* A building cap, approved last month, that slows the pace of growth by limiting the number of residential building permits. Each year, no more than 700 permits will be issued for residences that will be sold or rented at prevailing market rates; another 700 will be reserved for affordable housing units.

In recent months, council members modified the downzoning plan in 25 neighborhoods with unusual development patterns. They granted owners of older apartment buildings the right to rebuild the same number of units if they follow current design and parking rules.

Under the laws in effect before the moratorium, developers citywide could have built up to 27,000 apartments or condominiums, said Jim Glaser, a Glendale city planner. The new rules, however, should yield only about 11,000 new units, allowing the city's population to grow by as much as 30,000 to 40,000 people, he said. The population of Glendale is estimated at between 170,000 and 200,000.

After the building freeze is lifted, developers will not be able to construct projects immediately, Glaser said. Instead, developers will have to compete for permits. Projects will be evaluated and ranked by the city staff before the council allocates the first permits in April.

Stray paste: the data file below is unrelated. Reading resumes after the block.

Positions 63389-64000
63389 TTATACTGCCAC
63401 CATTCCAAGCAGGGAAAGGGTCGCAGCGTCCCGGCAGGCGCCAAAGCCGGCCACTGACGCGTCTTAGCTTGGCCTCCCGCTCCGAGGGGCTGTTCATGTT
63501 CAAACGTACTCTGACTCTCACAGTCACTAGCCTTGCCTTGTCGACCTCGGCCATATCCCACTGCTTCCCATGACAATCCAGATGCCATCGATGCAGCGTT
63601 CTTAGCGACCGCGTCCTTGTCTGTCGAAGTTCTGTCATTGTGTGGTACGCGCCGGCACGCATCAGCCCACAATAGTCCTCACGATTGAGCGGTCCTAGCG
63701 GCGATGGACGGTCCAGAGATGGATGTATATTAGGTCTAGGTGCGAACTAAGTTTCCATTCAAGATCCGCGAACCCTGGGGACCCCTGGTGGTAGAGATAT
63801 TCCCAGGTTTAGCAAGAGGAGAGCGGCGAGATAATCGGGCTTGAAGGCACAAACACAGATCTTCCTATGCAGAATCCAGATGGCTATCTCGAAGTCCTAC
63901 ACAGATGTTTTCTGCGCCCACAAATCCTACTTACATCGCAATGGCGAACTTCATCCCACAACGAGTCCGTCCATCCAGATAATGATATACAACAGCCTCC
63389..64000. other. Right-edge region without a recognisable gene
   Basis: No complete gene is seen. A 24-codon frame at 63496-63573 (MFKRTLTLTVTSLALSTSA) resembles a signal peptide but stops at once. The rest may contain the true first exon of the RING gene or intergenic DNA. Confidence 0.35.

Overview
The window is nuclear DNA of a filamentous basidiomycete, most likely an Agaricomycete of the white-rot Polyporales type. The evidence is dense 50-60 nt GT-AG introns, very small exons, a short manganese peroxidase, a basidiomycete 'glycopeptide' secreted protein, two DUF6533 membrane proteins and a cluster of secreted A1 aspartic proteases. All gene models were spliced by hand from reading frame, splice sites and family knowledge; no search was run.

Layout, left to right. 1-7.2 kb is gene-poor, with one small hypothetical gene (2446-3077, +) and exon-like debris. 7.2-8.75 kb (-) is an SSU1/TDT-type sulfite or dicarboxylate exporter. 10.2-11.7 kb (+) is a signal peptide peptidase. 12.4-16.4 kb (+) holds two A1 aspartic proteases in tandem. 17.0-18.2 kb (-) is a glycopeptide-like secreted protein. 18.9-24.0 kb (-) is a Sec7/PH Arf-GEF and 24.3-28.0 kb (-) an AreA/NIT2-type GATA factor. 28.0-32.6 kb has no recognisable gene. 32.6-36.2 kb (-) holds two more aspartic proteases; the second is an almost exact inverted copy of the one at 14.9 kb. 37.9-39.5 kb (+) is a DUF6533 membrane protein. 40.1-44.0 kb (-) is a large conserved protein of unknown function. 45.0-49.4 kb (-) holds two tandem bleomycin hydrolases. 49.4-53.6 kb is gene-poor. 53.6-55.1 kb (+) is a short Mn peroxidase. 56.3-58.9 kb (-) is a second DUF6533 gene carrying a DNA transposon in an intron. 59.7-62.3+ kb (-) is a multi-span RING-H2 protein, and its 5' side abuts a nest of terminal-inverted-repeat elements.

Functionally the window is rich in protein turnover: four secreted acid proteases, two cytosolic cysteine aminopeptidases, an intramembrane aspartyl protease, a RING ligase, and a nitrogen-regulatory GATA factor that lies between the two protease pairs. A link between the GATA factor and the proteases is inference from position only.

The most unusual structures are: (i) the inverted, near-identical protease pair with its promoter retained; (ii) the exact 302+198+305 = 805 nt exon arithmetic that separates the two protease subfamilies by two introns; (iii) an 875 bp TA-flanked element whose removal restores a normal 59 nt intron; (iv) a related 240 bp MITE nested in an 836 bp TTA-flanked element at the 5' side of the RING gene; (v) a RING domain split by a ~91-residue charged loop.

The staff is still working on this review process.

"The biggest concern is how the building cap is going to be implemented," said Marco Brambilla, an architect who is chairman of the Glendale Chamber of Commerce's housing and urban development committee. "We'd like to avoid duplication and the additional time element. The fact that a project will have to go through a new hurdle, that is viewed as a negative" by the chamber. "I think this is getting a little over-complicated."

Brambilla does not expect a flood of developers to submit project plans as soon as the moratorium is lifted. He said many builders and investors "have been scared away from Glendale because of over-restrictive regulations and because Glendale has changed the rules in the middle of the game."

Developer Haik Vartanian said property owners will be cautious about submitting new projects until they determine how the city's new growth controls will affect their land. "They have to figure out whether it's economically feasible to build fewer units," he said.

An overall slowdown in real estate is also expected to affect multifamily housing construction even after the moratorium ends.

"We're not going to see a major influx of requests for new apartment projects," said Hamo Rostamian, a real estate broker and developer who also serves on the chamber committee. "There may be some new condominium projects coming at the beginning of the year, but nothing like in 1987 or 1986."

He said Glendale's apartment vacancy rate is only 4%, and the lack of new units could make rents rise. Nevertheless, Rostamian said he will be happy to see the building freeze end.

"The moratorium is a sign of a troubled community," he said. "Hopefully, with the moratorium lifted, we'll put those concerns at ease and work on other issues in the community."